Forgive Me, Leonard Peacock by Matthew QuickMy Rating: ★★★☆☆
Genres: YA, Contemporary
Published August 13th 2013 by Hachette Audio
Format read: Audiobook, SYNC
Description from Goodreads:
How would you spend your birthday if you knew it would be your last?
Eighteen-year-old Leonard Peacock knows exactly what he'll do. He'll say goodbye.
Not to his mum - who he calls Linda because it annoys her - who's moved out and left him to fend for himself. Nor to his former best friend, whose torments have driven him to consider committing the unthinkable. But to his four friends: a Humphrey-Bogart-obsessed neighbour, a teenage violin virtuoso, a pastor's daughter and a teacher.
Most of the time, Leonard believes he's weird and sad but these friends have made him think that maybe he's not. He wants to thank them, and say goodbye.
I'm not sure how I feel about this book, but I think I kinda liked it, so I'll give it a 3 stars.
Forgive Me, Leonard Peacock is about Leonard, a teenage guy, who delivers presents to his "friends" on his eighteenth birthday, before he goes to kill his former best friend and then himself.
Leonard is a very strange character. He's pessimistic and sharp, and the way he sees life has made me think a lot, which I believe is the reason why I kept putting this book down. Also, he can be irritating sometimes, and I have to say that I really got annoyed with certain things he said. At first I thought he was being overly dramatic, and I found it hard to relate to his overwhelming feelings. However, I was also curious to know more about him; I wanted to know why he felt the way he felt, and to fully understand why he was so negative about life and his future. And when I finally understood, I truly felt sad for him. I think he is a very complex character. And although I didn't like him at first, as the story progressed he grew on me and won me over.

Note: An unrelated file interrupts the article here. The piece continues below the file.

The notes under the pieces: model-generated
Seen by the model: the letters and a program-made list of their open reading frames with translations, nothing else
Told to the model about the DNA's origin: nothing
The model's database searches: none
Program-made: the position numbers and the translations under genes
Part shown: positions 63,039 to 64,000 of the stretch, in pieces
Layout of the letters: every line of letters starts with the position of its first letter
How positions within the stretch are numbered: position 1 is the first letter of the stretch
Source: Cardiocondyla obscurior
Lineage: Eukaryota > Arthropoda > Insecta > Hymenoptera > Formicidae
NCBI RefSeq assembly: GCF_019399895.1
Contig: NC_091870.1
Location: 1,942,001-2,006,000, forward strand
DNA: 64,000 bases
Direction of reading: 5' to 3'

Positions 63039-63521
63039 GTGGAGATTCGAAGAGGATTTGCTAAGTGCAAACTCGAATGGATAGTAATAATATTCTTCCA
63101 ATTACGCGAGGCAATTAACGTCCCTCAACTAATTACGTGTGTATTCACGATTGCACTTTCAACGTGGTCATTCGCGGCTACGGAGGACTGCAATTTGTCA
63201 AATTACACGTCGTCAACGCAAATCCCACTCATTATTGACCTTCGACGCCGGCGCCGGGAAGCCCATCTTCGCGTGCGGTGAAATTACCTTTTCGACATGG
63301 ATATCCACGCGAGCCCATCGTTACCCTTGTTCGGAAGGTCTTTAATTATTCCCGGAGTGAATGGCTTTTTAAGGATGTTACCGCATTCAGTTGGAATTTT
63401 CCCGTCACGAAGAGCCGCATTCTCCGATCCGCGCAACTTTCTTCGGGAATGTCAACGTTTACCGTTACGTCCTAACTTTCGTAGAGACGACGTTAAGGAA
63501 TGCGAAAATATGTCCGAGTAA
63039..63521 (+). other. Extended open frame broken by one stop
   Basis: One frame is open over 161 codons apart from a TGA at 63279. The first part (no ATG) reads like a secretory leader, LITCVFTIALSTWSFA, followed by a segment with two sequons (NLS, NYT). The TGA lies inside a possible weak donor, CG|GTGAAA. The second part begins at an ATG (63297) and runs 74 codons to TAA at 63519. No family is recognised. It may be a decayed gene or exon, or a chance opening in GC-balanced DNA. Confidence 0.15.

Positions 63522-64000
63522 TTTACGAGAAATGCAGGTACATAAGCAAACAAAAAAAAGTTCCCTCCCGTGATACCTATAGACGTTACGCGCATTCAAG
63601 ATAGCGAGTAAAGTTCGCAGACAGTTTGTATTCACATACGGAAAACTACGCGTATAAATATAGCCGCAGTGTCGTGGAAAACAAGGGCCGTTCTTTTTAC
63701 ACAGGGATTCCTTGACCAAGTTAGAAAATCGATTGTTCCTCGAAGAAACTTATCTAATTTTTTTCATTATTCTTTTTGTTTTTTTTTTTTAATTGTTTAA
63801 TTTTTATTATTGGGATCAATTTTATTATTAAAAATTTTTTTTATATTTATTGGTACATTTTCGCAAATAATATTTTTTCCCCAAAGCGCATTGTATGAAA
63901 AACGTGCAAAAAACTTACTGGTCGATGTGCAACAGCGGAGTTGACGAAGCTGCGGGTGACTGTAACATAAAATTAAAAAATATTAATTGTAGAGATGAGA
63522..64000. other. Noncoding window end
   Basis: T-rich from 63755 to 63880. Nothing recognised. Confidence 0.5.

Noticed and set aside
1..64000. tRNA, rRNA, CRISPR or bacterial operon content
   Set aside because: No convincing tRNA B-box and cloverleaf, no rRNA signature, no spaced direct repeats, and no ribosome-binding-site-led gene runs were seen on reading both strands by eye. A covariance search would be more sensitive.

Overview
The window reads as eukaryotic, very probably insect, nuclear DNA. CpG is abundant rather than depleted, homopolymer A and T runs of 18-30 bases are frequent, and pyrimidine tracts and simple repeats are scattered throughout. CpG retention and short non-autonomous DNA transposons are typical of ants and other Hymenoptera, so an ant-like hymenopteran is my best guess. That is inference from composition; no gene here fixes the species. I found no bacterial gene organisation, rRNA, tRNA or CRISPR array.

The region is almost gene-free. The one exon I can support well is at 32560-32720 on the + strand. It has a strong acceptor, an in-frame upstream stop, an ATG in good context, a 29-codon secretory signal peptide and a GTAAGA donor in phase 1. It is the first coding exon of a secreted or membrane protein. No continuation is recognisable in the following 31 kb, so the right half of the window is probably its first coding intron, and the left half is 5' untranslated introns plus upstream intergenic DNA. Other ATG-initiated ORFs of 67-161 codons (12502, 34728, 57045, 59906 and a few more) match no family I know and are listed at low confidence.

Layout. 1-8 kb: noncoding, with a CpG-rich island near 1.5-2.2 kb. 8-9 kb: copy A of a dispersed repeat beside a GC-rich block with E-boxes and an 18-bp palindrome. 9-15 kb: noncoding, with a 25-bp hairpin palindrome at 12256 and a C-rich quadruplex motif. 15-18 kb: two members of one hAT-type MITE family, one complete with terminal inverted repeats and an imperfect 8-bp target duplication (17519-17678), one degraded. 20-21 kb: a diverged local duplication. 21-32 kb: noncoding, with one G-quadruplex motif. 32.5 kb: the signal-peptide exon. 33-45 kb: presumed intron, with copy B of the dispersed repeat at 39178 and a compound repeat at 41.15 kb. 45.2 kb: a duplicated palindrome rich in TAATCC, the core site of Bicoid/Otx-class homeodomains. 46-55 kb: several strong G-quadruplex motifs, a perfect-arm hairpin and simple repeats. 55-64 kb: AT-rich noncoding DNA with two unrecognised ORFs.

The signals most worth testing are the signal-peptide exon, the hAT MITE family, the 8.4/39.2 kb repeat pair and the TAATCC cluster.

One thing I really liked about this book was reading about Leonard's inner struggle. He was determined to accomplish his mission, but I kept noticing that he was constantly looking for "excuses" to do otherwise. This fact was what made me think that maybe there is still hope for him.
The side characters were interesting enough, but Herr Silverman was the only one I ended up liking; I wish I had a teacher like him, but I think he's too good to be true.
The ending. Well, I'm not sure how I feel about the ending. <spoiler>I want to know what happens with the characters</spoiler> so I'm disappointed with how the story ended, but at the same time I think the ending was beautiful. So, like I said, I'm very confused.
The audiobook. The narrator did a good enough job narrating the story. I think his voice was a bit harsh, but it suited Leonard's personality well; it didn't bother me so much, and after a few chapters I got used to it. What I didn't like, though, was that I often got confused with the characters because the narrator's voice didn't vary much. Overall, I think it was a decent performance.